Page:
Last August, Facebook released their Facebook Messenger app for smart phones. This app is great for communicating with large groups of people (like party planning) so that everybody is involved, and also for allowing a friend to locate you in case you are lost or are meeting up at an unfamiliar location. In many ways, this app is a great convenience to many people and does make communication easier, but like with all social networking, users need to know about the privacy concerns and what they need to keep in mind to protect themselves.

The number one thing that consumers have shown concern for is the GPS tracking. When messaging somebody you can have it show everybody in the conversation your location via GPS. They all can see where you are messaging from and use GPS to get directions to you. Though is very useful in some situations, it is important to only use this function when necessary. You might not know everybody who is participating on messenger, nor do the people viewing your conversation have to be on your friends list to see your texts. Be sure you know who you are giving your location to and turn the function off if you aren’t sure.

This situation dovetails into another concern many consumers have. This new app does show everybody invited to the conversation. However, until they make their first post, it only shows their first name. This means, if you know 3 people named “Dave” you don’t know which one could be invited to chat until they say something. This can cause some awkward and embarrassing moments to those who aren’t careful. It also means that people you don’t know could be invited to the conversation and you might think it was actually a friend. Be careful with what you post. Make sure you know everybody before stating things or giving away your location.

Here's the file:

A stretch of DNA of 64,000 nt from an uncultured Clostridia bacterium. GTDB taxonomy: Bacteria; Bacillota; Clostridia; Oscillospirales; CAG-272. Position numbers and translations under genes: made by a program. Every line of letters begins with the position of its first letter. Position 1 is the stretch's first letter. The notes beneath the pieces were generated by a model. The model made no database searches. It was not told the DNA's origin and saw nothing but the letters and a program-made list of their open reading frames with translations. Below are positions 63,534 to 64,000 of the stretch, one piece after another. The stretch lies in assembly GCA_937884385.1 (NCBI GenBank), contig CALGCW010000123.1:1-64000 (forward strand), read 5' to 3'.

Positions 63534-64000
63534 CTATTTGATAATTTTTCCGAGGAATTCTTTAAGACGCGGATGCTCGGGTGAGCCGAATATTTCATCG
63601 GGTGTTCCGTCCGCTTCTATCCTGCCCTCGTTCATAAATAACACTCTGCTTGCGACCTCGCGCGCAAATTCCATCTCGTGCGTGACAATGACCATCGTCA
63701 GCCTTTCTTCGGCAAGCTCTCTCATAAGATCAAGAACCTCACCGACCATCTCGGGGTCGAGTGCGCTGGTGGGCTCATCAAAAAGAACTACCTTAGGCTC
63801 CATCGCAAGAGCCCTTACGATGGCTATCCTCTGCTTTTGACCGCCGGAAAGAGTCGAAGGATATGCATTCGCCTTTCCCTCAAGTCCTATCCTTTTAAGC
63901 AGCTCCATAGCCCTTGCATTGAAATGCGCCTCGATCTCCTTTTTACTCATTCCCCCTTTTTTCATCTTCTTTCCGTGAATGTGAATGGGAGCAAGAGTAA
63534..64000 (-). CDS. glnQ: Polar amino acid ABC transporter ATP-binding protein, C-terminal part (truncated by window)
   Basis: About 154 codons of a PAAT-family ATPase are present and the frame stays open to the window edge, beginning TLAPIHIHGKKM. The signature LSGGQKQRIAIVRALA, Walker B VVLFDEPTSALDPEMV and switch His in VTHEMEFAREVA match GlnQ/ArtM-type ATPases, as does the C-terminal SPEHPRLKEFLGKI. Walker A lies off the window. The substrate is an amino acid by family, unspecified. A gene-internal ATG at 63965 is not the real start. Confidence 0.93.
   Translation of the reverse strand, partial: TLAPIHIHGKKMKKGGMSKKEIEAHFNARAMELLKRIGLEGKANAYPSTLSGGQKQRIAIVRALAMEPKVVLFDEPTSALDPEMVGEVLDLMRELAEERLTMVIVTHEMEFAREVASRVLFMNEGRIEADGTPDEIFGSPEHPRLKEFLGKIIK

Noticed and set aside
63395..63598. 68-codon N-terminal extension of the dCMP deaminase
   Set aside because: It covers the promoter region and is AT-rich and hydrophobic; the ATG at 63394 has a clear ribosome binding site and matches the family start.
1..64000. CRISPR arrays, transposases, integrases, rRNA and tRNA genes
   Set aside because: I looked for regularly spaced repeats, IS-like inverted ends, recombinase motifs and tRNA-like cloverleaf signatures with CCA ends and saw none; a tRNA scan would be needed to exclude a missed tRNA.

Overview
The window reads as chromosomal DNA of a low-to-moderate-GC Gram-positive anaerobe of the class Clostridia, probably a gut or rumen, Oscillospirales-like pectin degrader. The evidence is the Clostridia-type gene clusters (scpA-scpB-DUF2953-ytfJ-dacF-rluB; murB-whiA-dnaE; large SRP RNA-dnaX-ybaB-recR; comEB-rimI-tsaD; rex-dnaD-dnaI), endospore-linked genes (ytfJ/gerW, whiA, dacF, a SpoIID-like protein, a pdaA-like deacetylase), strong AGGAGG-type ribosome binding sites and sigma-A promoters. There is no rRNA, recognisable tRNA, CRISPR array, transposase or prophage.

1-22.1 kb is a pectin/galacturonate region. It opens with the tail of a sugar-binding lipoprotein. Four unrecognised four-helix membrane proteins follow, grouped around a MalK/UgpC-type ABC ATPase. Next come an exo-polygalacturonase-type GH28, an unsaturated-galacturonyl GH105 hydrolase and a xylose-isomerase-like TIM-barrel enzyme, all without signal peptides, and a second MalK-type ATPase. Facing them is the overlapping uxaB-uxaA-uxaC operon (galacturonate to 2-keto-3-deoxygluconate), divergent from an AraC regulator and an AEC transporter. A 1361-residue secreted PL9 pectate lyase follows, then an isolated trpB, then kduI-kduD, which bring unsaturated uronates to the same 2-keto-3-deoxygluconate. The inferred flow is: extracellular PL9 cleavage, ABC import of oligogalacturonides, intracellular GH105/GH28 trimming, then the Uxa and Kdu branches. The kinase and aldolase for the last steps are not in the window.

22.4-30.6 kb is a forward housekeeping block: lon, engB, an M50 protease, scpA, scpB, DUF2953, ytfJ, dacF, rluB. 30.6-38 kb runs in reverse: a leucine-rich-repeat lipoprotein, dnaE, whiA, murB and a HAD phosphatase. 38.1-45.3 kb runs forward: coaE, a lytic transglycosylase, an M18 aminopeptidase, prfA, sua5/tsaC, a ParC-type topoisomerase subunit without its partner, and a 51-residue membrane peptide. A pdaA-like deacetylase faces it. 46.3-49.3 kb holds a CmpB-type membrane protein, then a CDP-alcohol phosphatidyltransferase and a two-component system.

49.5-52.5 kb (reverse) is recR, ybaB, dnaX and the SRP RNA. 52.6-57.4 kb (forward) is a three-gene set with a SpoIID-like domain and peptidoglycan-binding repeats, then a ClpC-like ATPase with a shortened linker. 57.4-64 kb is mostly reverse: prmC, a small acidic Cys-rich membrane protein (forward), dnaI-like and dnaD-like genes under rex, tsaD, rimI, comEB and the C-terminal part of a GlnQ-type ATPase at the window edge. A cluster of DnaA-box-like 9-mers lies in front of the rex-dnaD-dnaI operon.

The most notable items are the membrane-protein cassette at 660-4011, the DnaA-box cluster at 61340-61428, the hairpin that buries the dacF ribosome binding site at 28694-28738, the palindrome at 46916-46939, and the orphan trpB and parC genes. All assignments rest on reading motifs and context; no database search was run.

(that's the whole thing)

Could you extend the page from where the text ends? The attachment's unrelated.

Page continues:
The last item that has consumers concerned is that you can tell if a message you have sent has been read or not. For general purposes this is useful, but somebody could use this information to spy on you. It is also a way for spammers to know if your Facebook profile is active and if you have connected your phone to it. By knowing if you have read a message, they could then send you more messages in an attempt to trick you and steal your identity. You cannot turn this function off. The best thing you can do is delete anything that looks suspicious.

“Is Facebook’s New Messenger App a Privacy Risk?” was written by Kat Rocha. Kat is a Victim Advisor at the Identity Theft Resource Center. We welcome you to post/reprint the above article, as written, giving credit to and linking back to ITRC Blog.

Chances are you have a lot of accounts. Personally I have accounts (and passwords) for sites that I don’t even remember. And while I have more accounts than most due to my profession, I would bet many people deal with the same problem I do: Password Overload. Password overload is when you attempt to use your Pinterest, Twitter, work email and university login passwords (one after another) to get into your Money Market Account only to be locked out. Now you have to go into the branch with photo ID, or endure the dreaded “customer service hotline” (not-line) to prove that you are not indeed a thief. Maybe you haven’t experienced such an ordeal, but everyone has experienced something similar.